4. The claimant is not disabled and has not been under a disability, as defined in the Social Security Act, since August 15, 2007, the date the application was filed (20 CFR 416.920(c)).
Plaintiff requested that the Appeals Council review the ALJ's decision. Id. at 5. However, on October 27, 2009, the Appeals Council denied review, leaving the ALJ's decision as the "final decision of the Commissioner of Social Security." Id. at 1-3.
The ALJ's decision denying benefits "will be disturbed only if that decision is not supported by substantial evidence or it is based upon legal error." Tidwell v. Apfel, 161 F.3d 599, 601 (9th Cir. 1999); Morgan v. Comm'r of the Soc. Sec. Admin., 169 F.3d 595, 599 (9th Cir. 1999); Tackett v. Apfel, 180 F.3d 1094, 1097 (9th Cir. 1999).
The findings of the Commissioner as to any fact, if supported by substantial evidence, are conclusive. See Miller v. Heckler, 770 F.2d 845, 847 (9th Cir. 1985). The Court may not substitute its judgment for that of the Commissioner. Macri v. Chater, 93 F.3d 540, 543 (9th Cir. 1996). Substantial evidence is more than a mere scintilla, but less than a preponderance. Saelee v. Chater, 94 F.3d 520, 521 (9th Cir. 1996). "'It means such evidence as a reasonable mind might accept as adequate to support a conclusion.'" Richardson v. Perales, 402 U.S. 389, 401 (1971) (quoting Consol. Edison Co. v. N.L.R.B., 305 U.S. 197, 229 (1938)).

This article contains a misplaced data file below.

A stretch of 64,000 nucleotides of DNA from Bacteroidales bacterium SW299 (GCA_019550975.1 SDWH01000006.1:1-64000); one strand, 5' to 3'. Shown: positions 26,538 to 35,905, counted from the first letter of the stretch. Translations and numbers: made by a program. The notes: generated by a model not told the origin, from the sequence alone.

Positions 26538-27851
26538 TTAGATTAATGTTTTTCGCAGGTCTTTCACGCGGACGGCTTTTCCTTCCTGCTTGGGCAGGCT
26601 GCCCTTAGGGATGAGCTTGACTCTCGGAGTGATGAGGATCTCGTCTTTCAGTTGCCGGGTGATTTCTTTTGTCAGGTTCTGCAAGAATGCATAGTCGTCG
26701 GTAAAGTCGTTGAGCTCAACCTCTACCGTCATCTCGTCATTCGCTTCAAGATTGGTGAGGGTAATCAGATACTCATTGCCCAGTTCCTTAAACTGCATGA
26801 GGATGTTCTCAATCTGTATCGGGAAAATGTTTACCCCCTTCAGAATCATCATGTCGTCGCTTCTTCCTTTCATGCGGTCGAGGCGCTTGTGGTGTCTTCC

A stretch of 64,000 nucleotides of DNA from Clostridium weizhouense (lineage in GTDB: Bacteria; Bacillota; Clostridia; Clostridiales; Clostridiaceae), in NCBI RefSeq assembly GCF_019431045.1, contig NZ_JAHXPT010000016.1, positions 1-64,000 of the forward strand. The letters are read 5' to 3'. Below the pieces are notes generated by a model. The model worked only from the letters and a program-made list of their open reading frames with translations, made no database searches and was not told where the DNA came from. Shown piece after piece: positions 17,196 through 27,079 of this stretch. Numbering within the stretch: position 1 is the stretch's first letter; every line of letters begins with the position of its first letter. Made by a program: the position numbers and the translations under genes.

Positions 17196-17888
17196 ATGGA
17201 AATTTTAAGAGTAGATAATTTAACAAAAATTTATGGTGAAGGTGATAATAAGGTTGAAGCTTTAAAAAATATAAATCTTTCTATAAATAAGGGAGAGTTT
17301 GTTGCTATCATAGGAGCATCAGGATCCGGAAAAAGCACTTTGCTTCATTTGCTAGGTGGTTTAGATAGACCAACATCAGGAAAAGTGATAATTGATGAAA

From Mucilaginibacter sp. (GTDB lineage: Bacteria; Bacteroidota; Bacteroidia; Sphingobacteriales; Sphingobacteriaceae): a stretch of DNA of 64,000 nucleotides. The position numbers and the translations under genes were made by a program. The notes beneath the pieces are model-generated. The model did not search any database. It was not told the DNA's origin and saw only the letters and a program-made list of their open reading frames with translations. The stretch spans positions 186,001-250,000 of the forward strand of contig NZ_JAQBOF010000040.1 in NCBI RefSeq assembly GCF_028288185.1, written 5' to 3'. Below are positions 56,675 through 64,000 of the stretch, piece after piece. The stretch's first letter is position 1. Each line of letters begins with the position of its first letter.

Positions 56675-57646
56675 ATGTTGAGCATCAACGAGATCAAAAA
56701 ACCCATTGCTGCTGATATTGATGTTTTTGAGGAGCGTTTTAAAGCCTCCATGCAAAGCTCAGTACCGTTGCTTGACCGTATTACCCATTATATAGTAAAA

"The ALJ is responsible for determining credibility, resolving conflicts in medical testimony, and resolving ambiguities." Edlund v. Massanari, 253 F.3d 1152, 1156 (9th Cir. 2001) (citations omitted). "Where the evidence is susceptible to more than one rational interpretation, one of which supports the ALJ's decision, the ALJ's conclusion must be upheld." Thomas v. Barnhart, 278 F.3d 947, 954 (9th Cir. 2002).
The ALJ found that plaintiff's depressive disorder, schizoaffective disorder and polysubstance abuse were not severe impairments, and determined that plaintiff was not disabled at step two of the sequential evaluation process. The evaluation at step two is a de minimis test intended to weed out the most minor impairments. See Bowen v. Yuckert, 482 U.S. 137, 153-54 (1987); Edlund, 253 F.3d at 1158 (stating step two inquiry is de minimis screening device to dispose of groundless claims). An impairment is not severe if the evidence establishes a slight abnormality that has only a minimal effect on an individual's ability to work. Smolen v. Chater, 80 F.3d 1273, 1290 (9th Cir. 1996). As explained below, the ALJ's decision was not supported by substantial evidence.
The ALJ gave several reasons for finding plaintiff's mental impairments non-severe. First, he wrote that plaintiff had not received mental health treatment in over two years. This is incorrect. In fact, plaintiff testified at the hearing that he was currently seeing a psychiatrist and was currently on medication, and produced medication ...